When choosing a financial advisor, it’s important to consider the types of services offered and the fees you’ll pay. Size may also be something to weigh if you’re looking for a more personalized experienced. Boutique financial advisors tend to operate on a smaller scale than larger advisory firms and may specialize in meeting the needs of a certain market demographic. Understanding what it means to be a boutique financial advisor can help you decide if working with one might be right for you.
What Is a Boutique Financial Advisor?
A typical definition of a boutique advisor is a smaller firm that caters to the needs of clients within a specific market niche. Compared to larger advisory firms, boutique financial advisors may have a smaller client roster and fewer assets under management. Instead of a dozen or more advisors offering their services, they may be just one or two.
The concept of “boutique” advisory services is similar to boutique retail. Think of it like this. Say you want to buy a formal outfit for an upcoming event. You could shop at a big-name department store where a salesperson might show you a dozen outfits that are your approximate size. Or you could check out a smaller specialty shop that sells one-of-a-kind designer items made to fit you.
Likewise, larger advisory firms can offer excellent advice and a wide range of investment products to help you build wealth. But a smaller, boutique firm might recommend a smaller section of investments that are designed to meet a specific need.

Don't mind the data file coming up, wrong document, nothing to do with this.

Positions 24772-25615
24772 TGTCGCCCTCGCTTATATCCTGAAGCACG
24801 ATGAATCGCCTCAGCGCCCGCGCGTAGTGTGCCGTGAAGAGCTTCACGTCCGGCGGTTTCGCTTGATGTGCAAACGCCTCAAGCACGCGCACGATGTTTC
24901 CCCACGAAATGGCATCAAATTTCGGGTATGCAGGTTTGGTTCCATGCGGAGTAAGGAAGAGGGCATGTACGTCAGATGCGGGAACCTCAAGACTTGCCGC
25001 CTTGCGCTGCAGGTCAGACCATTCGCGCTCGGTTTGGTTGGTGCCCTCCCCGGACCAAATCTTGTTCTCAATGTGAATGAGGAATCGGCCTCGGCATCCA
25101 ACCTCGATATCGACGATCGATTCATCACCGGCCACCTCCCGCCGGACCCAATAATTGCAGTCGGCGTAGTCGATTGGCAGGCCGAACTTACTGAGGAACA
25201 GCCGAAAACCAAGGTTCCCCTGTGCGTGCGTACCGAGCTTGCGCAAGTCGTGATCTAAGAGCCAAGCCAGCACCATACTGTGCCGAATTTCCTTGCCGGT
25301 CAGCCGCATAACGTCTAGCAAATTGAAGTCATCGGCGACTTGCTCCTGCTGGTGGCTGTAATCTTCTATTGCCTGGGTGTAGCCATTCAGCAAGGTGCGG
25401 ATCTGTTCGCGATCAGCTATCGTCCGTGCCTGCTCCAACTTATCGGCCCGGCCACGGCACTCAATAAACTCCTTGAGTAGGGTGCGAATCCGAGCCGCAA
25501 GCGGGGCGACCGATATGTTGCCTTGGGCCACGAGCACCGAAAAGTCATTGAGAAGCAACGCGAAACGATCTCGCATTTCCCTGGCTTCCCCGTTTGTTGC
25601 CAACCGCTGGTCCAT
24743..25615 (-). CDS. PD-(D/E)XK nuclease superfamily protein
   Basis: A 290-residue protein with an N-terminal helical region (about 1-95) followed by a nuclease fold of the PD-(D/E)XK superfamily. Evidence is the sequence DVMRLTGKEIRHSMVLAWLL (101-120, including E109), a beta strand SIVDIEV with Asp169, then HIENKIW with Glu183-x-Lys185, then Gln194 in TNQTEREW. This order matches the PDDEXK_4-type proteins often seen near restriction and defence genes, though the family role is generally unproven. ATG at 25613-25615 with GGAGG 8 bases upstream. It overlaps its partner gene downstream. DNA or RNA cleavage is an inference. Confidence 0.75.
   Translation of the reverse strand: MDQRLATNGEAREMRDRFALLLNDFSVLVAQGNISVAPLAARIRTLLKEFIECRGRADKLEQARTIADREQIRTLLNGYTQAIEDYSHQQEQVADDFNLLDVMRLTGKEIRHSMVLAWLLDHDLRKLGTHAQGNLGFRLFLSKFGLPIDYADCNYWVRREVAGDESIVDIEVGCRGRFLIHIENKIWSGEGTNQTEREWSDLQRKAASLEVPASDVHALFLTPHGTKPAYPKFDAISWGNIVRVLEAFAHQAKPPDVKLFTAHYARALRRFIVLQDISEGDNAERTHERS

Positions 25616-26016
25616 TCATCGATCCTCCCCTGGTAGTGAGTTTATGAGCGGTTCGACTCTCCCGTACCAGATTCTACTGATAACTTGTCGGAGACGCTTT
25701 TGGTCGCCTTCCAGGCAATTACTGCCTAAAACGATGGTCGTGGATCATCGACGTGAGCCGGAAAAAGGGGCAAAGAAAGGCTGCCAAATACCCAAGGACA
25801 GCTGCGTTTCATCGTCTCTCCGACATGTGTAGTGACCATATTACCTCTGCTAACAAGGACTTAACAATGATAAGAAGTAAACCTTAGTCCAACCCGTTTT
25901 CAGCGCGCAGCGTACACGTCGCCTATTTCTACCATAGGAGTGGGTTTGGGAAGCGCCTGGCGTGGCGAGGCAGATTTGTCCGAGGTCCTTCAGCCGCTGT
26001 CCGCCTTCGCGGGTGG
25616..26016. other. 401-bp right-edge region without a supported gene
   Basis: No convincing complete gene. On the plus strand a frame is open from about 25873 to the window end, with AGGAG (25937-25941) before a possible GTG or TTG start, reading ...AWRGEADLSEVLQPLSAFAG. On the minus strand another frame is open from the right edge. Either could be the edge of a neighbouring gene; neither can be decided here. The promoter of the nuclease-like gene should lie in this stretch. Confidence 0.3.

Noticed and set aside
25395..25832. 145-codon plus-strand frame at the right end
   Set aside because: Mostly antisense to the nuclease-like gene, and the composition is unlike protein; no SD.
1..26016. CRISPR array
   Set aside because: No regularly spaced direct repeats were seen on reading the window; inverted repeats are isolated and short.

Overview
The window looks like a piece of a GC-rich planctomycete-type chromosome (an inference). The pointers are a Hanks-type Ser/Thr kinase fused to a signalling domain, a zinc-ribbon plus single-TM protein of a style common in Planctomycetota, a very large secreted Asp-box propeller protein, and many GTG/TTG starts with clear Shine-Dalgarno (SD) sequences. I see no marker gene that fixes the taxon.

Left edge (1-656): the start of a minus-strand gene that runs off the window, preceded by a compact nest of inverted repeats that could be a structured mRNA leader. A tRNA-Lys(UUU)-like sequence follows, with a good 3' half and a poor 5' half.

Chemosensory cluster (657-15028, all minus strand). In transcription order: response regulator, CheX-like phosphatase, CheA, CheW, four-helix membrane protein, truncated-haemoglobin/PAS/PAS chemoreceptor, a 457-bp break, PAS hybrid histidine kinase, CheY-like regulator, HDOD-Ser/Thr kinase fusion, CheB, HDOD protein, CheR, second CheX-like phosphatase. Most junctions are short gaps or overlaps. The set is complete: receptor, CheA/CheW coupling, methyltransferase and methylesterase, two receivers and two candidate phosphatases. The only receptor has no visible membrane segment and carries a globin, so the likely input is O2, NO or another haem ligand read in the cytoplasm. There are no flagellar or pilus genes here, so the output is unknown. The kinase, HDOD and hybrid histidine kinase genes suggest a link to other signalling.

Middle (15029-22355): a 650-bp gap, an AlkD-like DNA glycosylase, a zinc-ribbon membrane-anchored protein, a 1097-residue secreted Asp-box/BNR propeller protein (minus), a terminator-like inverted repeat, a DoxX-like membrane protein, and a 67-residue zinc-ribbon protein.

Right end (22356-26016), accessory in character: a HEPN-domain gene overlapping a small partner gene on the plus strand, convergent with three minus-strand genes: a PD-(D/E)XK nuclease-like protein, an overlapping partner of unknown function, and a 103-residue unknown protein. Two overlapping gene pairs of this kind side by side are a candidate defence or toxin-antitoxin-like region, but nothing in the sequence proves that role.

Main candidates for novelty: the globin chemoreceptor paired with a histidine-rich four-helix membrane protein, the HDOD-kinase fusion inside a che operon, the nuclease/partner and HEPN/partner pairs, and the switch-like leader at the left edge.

Boutique Financial Advisors vs. Larger Firms
The main differences between boutique financial advisors and larger firms center on size and the type of service that’s offered. Larger firms have the capacity to work with a larger client base since they employ more people. The biggest advisory firms may have billions or even trillions of dollars in assets under management and have a footprint that extends to cities around the world.
Boutique advisory firms, on the other hand, are run by independent advisors and a smaller support team. Assets under management may total in the millions, rather than billions and the overall client base is usually smaller.
Size aside, boutique financial advisors tend to be more niche with regard to the services they offer. Some can be more niche than others. For example, some independent advisors may work with military veterans. Others may take it a step further and focus their services on military veterans who have already retired.
It’s also possible to find boutique financial advisors who target their services to underserved or underrepresented communities. For instance, they may use their specialized expertise and skills to serve members of the LBGTQ community, racial and ethnic minorities, immigrants or women.
Who Is a Boutique Financial Advisor Right For?
Working with a boutique financial advisor could be a good option for anyone who’s interested in getting personalized services. Because of their smaller client base, boutique advisors may be able to spend more time getting to know each client individually in order to create a customized plan that addresses their unique financial needs.
You might also gravitate towards boutique financial advisors if you’re looking for someone with experience in a particular area. If you’re a single parent, for example, you may prefer to work with an advisor who understands what kind of challenges that can raise with regard to estate planning or financial planning.